The contribution made by Indonesia (in the role of co-chair with Canada), the ASEAN countries, and China at the seminar on “Curbing potential conflicts in the South China Sea” from 1993, the initiatives on the Code of Conduct between Vietnam and the Philippines, between China and the Philippines, and efforts of the directly involved parties led to the signing of the Declaration on the Conduct of Parties in the South China Sea in 2002 (DOC), a new turning point for a solution to the South China Sea (East Sea in Vietnamese).

However, the thirst for oil and other marine resources keep stirring up a new wave of concerns about the encroachment act on the East Sea. In 2007-2009, China launched its “blue ocean” strategy, deploying nuclear submarine base in Hainan, promoting the aircraft carrier building program, upgrading the administrative unit in Sanya, opening tours to Phu Lam island (Hoang Sa). On April 11, 2008, the China National Offshore Oil Corporation (CNOOC) approved the plan to invest 200 billion yuans (29 billion USD) for exploration and exploitation of oil and gas in the East Sea.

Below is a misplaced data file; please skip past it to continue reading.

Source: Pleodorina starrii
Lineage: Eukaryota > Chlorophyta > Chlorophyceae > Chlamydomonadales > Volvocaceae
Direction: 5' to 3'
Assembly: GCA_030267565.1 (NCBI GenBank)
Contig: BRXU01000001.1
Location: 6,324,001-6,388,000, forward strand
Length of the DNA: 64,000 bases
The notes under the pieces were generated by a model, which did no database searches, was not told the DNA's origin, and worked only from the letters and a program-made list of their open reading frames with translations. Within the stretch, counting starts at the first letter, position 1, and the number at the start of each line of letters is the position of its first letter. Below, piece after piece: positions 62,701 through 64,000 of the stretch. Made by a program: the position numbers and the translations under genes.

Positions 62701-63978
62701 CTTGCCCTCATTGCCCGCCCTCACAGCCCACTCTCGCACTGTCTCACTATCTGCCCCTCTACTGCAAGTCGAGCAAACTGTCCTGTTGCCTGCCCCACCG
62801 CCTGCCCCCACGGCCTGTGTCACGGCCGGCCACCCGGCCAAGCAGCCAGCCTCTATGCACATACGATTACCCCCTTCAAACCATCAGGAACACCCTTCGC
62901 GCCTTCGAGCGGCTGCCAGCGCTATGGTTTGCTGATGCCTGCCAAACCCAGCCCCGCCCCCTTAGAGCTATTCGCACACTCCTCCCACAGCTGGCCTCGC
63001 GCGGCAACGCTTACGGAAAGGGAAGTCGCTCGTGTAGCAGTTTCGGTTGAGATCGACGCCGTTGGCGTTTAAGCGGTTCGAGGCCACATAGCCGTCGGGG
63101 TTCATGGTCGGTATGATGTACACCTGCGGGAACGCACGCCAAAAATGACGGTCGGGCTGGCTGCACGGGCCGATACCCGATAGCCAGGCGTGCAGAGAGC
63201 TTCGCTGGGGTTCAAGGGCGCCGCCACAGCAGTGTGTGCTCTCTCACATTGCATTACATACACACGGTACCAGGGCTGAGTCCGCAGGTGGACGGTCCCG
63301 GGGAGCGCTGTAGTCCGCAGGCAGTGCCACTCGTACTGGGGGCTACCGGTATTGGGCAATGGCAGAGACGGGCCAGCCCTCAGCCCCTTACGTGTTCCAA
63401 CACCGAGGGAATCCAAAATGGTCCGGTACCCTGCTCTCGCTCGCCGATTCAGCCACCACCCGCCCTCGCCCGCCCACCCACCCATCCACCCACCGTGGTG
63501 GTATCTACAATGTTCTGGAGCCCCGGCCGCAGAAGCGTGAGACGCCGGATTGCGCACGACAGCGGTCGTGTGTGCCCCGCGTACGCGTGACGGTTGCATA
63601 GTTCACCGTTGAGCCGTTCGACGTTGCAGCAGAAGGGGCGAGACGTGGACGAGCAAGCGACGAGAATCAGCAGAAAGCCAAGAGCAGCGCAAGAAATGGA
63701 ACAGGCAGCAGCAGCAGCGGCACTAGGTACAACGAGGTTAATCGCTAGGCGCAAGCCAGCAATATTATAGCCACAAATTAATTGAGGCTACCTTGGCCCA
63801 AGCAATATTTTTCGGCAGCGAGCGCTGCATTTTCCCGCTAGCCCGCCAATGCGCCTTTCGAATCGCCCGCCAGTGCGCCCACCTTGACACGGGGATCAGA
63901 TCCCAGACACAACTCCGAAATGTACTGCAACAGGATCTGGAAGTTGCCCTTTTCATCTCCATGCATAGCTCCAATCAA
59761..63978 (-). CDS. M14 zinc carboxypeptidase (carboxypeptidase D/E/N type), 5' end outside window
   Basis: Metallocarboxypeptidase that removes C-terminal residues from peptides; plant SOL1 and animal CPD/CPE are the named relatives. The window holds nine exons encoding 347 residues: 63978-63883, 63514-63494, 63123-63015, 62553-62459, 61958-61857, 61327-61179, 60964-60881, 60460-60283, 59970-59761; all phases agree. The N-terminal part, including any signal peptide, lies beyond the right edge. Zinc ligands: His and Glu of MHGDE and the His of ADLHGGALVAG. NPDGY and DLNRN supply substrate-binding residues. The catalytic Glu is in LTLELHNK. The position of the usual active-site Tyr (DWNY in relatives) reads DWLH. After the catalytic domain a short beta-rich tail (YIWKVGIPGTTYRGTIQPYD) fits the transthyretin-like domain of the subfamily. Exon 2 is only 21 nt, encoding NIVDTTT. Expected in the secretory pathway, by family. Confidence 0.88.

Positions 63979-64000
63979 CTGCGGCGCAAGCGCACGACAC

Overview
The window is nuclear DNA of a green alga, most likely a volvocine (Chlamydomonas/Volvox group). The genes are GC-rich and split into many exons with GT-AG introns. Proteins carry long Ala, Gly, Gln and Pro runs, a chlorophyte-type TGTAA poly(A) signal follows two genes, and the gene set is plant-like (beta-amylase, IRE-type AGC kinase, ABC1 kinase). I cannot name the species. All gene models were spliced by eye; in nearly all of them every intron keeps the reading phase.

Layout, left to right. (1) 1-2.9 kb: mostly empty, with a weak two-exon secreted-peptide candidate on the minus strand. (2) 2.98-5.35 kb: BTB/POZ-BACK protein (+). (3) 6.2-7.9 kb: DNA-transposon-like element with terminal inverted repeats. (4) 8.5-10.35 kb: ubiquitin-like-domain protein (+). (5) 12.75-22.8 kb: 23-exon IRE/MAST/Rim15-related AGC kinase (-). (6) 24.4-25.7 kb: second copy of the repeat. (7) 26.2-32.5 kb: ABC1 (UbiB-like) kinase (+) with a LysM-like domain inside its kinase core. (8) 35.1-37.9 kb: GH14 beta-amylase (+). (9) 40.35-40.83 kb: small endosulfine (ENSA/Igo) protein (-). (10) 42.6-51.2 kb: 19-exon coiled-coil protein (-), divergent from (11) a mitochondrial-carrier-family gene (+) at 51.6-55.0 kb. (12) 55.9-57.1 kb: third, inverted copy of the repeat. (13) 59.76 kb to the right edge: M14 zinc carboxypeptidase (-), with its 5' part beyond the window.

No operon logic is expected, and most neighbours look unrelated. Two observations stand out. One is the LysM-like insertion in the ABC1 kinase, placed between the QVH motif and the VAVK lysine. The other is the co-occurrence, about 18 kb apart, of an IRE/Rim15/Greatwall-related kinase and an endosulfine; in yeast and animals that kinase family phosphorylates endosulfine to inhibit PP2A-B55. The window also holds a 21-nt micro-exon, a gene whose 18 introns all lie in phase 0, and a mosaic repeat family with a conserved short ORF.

China has also increased pressure on foreign oil companies, such as British Petroleum (BP), Conoco Phillips, Exxon Mobil, and Oil & National Gas Company (ONGC) operating on the  continental shelf of Vietnam, maintaining the claim of the “bull-tongue” nine-dotted line and advocating the policy “the sovereignty is ours, put aside the dispute over mutual exploitation.”

On January 5, 2009, the situation heated up by Vietnam’s submission of its own report as well as a joint report with Malaysia on the shared limits of the continental shelf beyond 200 nautical miles to the UN, and China’s protest against such reports. China’s permanent mission to the UN for the first time officially confirmed the country’s claim to all waters and islands within the claimed “bull-tongue line.” Vietnam and Malaysia hold that their report on the shared limits of the continental shelf is calculated from the mainland baseline without affecting the interests of any other countries.